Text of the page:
National Anti-Drug Strategy Evaluation

Appendix D: Recidivism Study for Drug Treatment Courts

Drug Treatment Courts (DTCs) provide an alternative to incarceration by offering the offender an opportunity to participate in a court-monitored, community-based drug treatment process. One of the expected outcomes of the DTC Funding Program is the reduction in criminal recidivism by the individuals who participate in a DTC program. Recidivism is defined, for the purpose of this study, as a new criminal conviction during and after completion or participation in the DTC Program.

An analysis was conducted to compare the rates of re-offending of individuals who participated in a DTC program (2004-2009) with two separate comparison groups: a) individuals who met the DTC eligibility criteria but who were arrested in a jurisdiction that does not have a DTC; and b) individuals who were eligible and referred to a DTC but who refused to participate in the Program. The DTC participants group was comprised of graduates of the Program, those who were terminated from the Program and those who were still in treatment.

The four recently established DTC sites (Ottawa, Winnipeg, Regina and Edmonton) provided information on the adult offenders referred to the DTC Program. The comparison group of the adult offenders (Halifax and Moncton) was comprised of offenders who have committed a non-violent crime and where it can be reasonably understood from the court/prosecution files that their crime was linked to their addiction.

A Cox-regression analysis was performed to analyze the data. The analysis controlled for gender, age at arrest, number and types of prior convictions and whether or not individuals participated in a DTC program. Pooling both comparisons groups, the analysis concluded that there are significant effects related to age, gender and number of prior violent convictions for the two groups. More specifically, the analysis demonstrated that the participants of the comparison groups have a 1.49 greater chance of re-offending compared with DTC Program participants (p=0.023). For every one-year increase in an individual’s age, the risk/hazard of re-offending decreases by 2%; older offenders are significantly less likely to re-offend than the younger ones (p=.016). Male offenders have a 1.55 greater chance of re-offending than female offenders (p=.016). Each prior violent conviction increases the risk/hazard of re-offending by 4% (p=.012). Rates Footnote 116 of re-offending were found to be lower among DTC Program participants at every point in time:

  • At one year, 34.5% of comparison group members had been convicted of at least one crime compared with 24.62% of DTC program participants.
  • At two years, 52.77% of comparison group members had been convicted of at least one crime compared with 39.38% of DTC program participants.
  • At three years, 60.63% of comparison group members had been convicted of at least one crime compared with 46.31% of DTC program participants.

An analysis of DTC participants that was conducted separately against each type of comparison group yielded similar results, but the level of statistical significance became marginal, largely due to the small sample size of the comparison groups. The participants who refused to participate in the DTC Program have a 1.65 greater chance of re-offending compared with the DTC Program participants (p=.048).

Graduates of the DTC Program were significantly (p=.001) less likely to re-offend than those who were terminated from the Program, the participants of the comparison groups and those who refused to participate in the Program. The risk of re-offending among those who were terminated from the Program was 9.2 times greater than the DTC graduates. For the participants who refused to participate in the Program, the risk/hazard of-re-offending was 11.5 greater than the DTC graduates, and the risk/hazard of re-offending of the comparison group participants was 9.2 greater than the DTC graduates. In this model, there were also significant effects of age and prior violent convictions. Younger offenders (.012) and those with more prior violent convictions were significantly more likely to re-offend (p=.000).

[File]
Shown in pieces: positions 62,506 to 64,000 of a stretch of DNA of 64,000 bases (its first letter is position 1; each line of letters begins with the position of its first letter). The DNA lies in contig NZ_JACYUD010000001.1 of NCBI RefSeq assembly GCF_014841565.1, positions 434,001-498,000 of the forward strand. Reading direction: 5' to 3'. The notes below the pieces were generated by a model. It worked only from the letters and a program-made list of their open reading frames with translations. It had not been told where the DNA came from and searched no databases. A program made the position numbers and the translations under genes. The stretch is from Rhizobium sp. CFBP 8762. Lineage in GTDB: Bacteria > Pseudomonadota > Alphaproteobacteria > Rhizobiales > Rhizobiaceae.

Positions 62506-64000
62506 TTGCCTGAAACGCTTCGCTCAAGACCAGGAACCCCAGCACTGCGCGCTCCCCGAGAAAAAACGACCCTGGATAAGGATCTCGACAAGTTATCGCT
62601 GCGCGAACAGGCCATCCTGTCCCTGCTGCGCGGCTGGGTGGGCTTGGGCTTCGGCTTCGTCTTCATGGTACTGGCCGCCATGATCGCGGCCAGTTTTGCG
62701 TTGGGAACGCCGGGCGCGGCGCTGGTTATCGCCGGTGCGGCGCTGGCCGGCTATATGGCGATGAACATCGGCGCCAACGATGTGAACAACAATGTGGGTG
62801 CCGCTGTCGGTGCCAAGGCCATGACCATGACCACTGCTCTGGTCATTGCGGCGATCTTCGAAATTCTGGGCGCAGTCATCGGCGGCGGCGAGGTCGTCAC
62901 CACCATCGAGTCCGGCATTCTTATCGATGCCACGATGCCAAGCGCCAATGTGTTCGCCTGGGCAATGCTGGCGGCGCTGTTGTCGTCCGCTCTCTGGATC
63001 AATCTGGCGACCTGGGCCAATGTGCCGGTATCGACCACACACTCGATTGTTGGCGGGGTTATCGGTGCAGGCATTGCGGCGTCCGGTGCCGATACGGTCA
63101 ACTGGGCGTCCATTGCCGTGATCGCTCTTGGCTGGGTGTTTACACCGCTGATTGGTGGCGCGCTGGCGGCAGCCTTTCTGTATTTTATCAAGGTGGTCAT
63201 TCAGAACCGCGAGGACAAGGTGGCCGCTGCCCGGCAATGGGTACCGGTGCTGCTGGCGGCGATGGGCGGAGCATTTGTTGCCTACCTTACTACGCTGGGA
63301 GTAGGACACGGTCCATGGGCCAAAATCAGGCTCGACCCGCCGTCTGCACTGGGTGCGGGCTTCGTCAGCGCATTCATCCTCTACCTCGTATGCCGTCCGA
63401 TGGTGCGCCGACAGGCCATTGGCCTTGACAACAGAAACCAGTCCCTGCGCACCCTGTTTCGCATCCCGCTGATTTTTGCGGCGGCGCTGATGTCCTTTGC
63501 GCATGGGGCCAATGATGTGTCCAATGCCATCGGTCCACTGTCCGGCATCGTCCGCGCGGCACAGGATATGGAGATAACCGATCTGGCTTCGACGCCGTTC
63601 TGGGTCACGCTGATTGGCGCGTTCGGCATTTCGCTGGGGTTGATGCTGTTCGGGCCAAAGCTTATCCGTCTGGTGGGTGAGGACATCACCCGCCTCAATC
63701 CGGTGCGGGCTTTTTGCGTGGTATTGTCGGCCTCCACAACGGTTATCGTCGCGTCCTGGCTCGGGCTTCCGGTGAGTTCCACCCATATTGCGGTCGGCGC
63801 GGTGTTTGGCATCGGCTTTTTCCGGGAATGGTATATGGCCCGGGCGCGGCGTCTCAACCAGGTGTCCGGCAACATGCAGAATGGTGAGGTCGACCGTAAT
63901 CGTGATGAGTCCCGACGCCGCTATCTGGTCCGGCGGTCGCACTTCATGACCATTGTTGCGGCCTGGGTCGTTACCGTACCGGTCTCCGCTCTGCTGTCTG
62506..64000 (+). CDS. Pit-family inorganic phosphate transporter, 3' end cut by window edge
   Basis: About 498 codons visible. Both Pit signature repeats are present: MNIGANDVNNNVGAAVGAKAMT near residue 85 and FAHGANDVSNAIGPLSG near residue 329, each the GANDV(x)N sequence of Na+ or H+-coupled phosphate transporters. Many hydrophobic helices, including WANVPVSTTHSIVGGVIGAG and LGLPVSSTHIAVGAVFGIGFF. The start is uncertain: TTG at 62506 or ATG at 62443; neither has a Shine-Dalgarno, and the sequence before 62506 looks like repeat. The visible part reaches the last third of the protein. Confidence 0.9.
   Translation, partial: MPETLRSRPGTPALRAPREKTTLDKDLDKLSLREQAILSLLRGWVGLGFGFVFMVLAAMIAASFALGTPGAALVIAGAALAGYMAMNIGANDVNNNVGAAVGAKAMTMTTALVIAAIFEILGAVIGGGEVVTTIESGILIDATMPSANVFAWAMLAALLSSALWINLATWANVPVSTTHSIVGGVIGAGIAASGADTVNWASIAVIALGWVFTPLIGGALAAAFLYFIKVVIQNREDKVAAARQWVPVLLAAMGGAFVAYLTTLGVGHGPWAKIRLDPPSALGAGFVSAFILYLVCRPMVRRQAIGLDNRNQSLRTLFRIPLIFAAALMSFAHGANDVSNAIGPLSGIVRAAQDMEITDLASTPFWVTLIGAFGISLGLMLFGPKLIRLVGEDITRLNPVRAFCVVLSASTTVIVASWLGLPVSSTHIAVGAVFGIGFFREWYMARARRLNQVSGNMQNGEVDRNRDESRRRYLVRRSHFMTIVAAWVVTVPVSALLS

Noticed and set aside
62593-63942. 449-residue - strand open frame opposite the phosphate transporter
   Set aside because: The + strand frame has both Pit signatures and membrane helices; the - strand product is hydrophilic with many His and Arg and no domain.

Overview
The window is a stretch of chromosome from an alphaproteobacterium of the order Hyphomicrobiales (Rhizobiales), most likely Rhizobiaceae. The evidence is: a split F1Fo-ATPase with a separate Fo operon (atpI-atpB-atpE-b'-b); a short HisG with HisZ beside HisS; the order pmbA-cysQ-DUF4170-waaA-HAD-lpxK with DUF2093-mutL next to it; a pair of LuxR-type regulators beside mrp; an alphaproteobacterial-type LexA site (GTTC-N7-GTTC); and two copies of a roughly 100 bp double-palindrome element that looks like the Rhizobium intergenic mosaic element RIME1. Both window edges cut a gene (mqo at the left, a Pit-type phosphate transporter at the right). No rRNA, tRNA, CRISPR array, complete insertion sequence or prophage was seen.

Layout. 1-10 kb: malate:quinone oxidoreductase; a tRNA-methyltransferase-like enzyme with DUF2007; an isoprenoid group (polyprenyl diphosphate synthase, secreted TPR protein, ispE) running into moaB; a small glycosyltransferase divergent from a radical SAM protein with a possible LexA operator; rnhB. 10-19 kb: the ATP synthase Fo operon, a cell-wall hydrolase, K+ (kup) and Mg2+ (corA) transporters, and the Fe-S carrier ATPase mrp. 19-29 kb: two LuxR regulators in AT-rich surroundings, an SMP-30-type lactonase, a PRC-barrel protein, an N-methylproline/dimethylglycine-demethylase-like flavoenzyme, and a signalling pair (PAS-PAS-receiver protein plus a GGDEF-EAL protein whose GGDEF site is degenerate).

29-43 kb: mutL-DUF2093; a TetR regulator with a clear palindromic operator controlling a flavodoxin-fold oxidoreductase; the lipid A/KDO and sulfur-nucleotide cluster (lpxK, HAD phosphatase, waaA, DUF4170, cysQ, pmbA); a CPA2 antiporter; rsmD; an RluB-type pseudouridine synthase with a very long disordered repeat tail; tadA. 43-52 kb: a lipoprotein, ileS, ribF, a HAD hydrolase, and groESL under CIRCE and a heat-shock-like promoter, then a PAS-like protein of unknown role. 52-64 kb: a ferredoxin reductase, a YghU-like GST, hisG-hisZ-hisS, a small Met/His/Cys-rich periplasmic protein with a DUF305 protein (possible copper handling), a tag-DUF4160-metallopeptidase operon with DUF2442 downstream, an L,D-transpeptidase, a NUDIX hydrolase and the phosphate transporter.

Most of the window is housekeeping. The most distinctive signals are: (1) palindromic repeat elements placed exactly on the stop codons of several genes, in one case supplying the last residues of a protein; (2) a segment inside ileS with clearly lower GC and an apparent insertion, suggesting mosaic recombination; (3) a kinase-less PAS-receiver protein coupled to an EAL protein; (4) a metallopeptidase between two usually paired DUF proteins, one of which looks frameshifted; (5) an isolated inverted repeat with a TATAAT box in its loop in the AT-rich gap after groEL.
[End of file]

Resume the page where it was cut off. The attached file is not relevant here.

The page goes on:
Rates of re-offending were found to be significantly lower among DTC graduates at every point in time:

  • At one year, 4.1% of DTC graduates had been convicted of at least one crime compared with 31.65% of the participants of the comparison groups, 31.64% of those who refused to participate in the DTC Program, and 37.7% of those who were terminated from the DTC Program.
  • At two years, 6.99% of the DTC graduates had been convicted of at least one crime compared with 49.03% of the participants of the comparison groups, 49.01% of those who refused to participate in the DTC Program, and 56.79% of those who were terminated from the Program.
  • At three years, 8.6% of the DTC graduates had been convicted of at least one crime compared with 56.66% of the participants of the comparison groups, 56.64% of those who refused to participate, and 64.7% of those who were terminated from the Program.

Study limitations include the small sample size of the comparison groups, the short period of follow-up for Program participants, and the likely existence of some immeasurable differences in the underlying characteristics of the treatment and comparison group members (e.g. motivation, employment and housing). However, the results of the study provide an indication that participation in a DTC program is statistically linked to a lower level of recidivism. These results support one of the expected outcomes of the DTC Funding Program, which is the reduction in criminal recidivism by the individuals who participate in a DTC program.

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